Among the winners was Consolidated Products Inc., which offers customers flexographic labels and a full spectrum of services and solutions including, among other things, dome labels, digital printing, laser die cutting, thermal transfer and Radio Frequency Identification. Its IDentiTRAK Technologies division specializes in providing turnkey RFID and warehouse management solutions. The company is an industry leader in lean manufacturing and provides products and services worldwide.

Kirk Icuss, the president of Consolidated Products, Inc., is the son of Margaret and Fred Icuss of Steubenville.

More than 550 business people were on hand for the awards ceremony. Other sponsors included EnergySolutions, the Greater Knoxville Business Journal, Bluegill Creative, Bandit Lites and Sound Ventures.

FUNDRAISERS: Members of the Steubenville Modern Woodmen of America chapter helped raise money for the Edison Future Farmers of America, while the Richmond chapter helped raise money for Mount Pleasant Baseball.

The Richmond chapter's efforts raised $1,000 for equipment for the Mount Pleasant baseball program. That amount includes the $500 match by Modern Woodmen's home office through the organization's Matching Fund program, which gives members nationwide the chance to show their support for a community cause, organization or individual in need by hosting fundraisers. Modern Woodmen match up to $2,500. Each year the group contributes more than $6.5 million to charitable causes.

The Steubenville chapter's efforts raised $1,500 for Edison FFA, which included a $750 match from the Modern Woodmen's home office.

SEMINAR: Free seminars are being offered to landowners and businesses who need to know more about the mineral and royalty process associated with shale development.

The seminars are hosted by F.N.B. Wealth Management, an affiliate of First National Bank. Teams of legal and tax experts will offer insight on the leasing process; economic issues involving property and the value of gas rights; drilling and related environmental issues; and legal and tax issues related to gas wealth.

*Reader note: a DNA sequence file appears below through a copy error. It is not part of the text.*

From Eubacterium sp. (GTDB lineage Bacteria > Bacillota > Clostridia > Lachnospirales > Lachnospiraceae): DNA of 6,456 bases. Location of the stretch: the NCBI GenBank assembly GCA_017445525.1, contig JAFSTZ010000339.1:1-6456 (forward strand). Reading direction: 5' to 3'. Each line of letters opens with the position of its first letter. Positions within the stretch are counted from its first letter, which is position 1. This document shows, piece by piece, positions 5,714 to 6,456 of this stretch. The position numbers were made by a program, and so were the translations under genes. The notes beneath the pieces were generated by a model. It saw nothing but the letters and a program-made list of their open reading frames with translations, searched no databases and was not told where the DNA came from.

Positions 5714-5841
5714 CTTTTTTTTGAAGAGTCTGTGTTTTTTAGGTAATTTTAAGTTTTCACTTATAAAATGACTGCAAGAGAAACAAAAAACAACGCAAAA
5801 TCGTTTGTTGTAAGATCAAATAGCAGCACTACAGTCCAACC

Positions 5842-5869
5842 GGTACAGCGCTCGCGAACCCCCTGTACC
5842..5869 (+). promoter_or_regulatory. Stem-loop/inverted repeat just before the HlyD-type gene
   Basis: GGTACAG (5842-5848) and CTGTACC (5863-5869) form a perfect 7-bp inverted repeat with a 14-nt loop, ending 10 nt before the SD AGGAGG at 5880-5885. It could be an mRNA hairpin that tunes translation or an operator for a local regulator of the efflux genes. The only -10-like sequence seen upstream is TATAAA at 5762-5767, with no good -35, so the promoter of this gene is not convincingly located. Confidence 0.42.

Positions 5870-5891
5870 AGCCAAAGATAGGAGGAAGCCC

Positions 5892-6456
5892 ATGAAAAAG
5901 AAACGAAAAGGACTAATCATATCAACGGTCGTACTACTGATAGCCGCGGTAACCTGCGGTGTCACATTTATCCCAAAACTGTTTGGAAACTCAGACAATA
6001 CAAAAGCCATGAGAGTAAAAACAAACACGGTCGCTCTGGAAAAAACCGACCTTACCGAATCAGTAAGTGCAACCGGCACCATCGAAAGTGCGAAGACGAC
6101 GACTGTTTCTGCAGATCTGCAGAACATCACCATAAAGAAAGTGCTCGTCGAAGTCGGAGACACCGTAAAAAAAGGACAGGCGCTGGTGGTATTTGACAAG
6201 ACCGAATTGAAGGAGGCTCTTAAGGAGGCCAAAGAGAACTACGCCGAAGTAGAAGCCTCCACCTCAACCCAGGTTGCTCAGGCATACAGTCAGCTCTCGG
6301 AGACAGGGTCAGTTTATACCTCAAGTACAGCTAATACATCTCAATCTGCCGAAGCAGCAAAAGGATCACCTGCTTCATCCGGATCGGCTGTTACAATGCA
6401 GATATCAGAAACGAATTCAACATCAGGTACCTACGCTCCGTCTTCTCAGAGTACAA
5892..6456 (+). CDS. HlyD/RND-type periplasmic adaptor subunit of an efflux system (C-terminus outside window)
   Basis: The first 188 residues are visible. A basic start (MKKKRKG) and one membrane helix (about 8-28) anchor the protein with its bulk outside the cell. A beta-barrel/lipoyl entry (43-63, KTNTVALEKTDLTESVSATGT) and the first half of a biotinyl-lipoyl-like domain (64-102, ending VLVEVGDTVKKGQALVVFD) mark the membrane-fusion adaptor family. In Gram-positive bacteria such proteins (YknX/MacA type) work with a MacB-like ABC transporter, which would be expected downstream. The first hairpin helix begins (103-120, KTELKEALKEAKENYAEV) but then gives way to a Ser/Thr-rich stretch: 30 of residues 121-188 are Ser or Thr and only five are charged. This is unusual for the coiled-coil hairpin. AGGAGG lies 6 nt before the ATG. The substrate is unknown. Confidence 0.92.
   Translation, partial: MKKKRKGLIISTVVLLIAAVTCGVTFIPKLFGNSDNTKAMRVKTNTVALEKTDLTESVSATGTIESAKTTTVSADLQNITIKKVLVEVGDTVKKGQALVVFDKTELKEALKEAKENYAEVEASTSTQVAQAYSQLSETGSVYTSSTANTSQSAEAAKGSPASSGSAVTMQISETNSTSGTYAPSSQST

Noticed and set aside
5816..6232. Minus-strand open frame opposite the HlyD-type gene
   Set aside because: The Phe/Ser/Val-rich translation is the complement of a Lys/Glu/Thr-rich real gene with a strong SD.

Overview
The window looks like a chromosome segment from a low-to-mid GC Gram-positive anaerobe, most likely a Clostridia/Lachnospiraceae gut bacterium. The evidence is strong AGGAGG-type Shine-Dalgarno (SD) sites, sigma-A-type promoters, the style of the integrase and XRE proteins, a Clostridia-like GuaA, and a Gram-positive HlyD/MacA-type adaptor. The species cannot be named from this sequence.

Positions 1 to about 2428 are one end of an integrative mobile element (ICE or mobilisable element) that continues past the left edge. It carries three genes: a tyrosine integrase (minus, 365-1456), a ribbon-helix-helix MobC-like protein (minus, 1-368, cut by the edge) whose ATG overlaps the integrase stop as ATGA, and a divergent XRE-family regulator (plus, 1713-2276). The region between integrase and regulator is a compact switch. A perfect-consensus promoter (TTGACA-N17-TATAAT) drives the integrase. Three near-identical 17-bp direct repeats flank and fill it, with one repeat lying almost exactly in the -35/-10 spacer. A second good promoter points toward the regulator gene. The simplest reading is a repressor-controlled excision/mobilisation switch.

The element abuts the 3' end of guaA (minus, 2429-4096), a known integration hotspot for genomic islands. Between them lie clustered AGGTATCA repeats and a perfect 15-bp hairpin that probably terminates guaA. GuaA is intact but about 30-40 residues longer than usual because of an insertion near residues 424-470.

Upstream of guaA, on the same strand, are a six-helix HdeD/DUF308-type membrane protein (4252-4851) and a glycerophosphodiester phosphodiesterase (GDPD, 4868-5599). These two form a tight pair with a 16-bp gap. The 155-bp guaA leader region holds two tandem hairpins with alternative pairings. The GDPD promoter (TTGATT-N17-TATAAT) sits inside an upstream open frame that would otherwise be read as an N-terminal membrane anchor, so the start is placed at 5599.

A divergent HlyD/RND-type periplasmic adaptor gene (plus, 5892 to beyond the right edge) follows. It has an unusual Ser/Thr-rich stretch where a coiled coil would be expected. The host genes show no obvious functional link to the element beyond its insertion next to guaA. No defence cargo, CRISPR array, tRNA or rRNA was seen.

Sessions will be held from 5:30 p.m. to 7 p.m. Tuesday at Undo's, 51130 National Road, St. Clairsville, and from 5:30 p.m. to 7 p.m. June 5 at First National Bank, 805 Main St., Wintersville.

RECOGNIZED: FirstEnergy Corp. was recognized as a Tree Line USA utility by the National Arbor Day Foundation on behalf of FirstEnergy's 10 utility companies.

The ceremony was held in Mentor. It was the 14 th time FirstEnery has earned the designation.

"Trees are a critical part of urban landscapes all across the United States," said John Rosenow, founder and chief executive of the Arbor Day Foundation. "Service providers like FirstEnergy utilities show that taking care of urban trees is good for business, for customers and for the community."

Award-winning companies must meet five program standards: demonstrating excellence in tree care, employee "best practices" training, public education on appropriate plantings, a tree-based energy conservation program and Arbor Day events.

"Our goal is to deliver safe and reliable electricity to our customers while honoring our commitment to maintaining natural beauty in the communities we serve," said William Boyd, director of vegetation management at FirstEnergy. "This award is a reflection of achieving that goal."

In addition to enhancing service reliability and natural beauty, FirstEnergy's investment in vegetation management programs also is designed to help ensure public safety and the safety of utility-line crews, especially during storms and other hazardous conditions.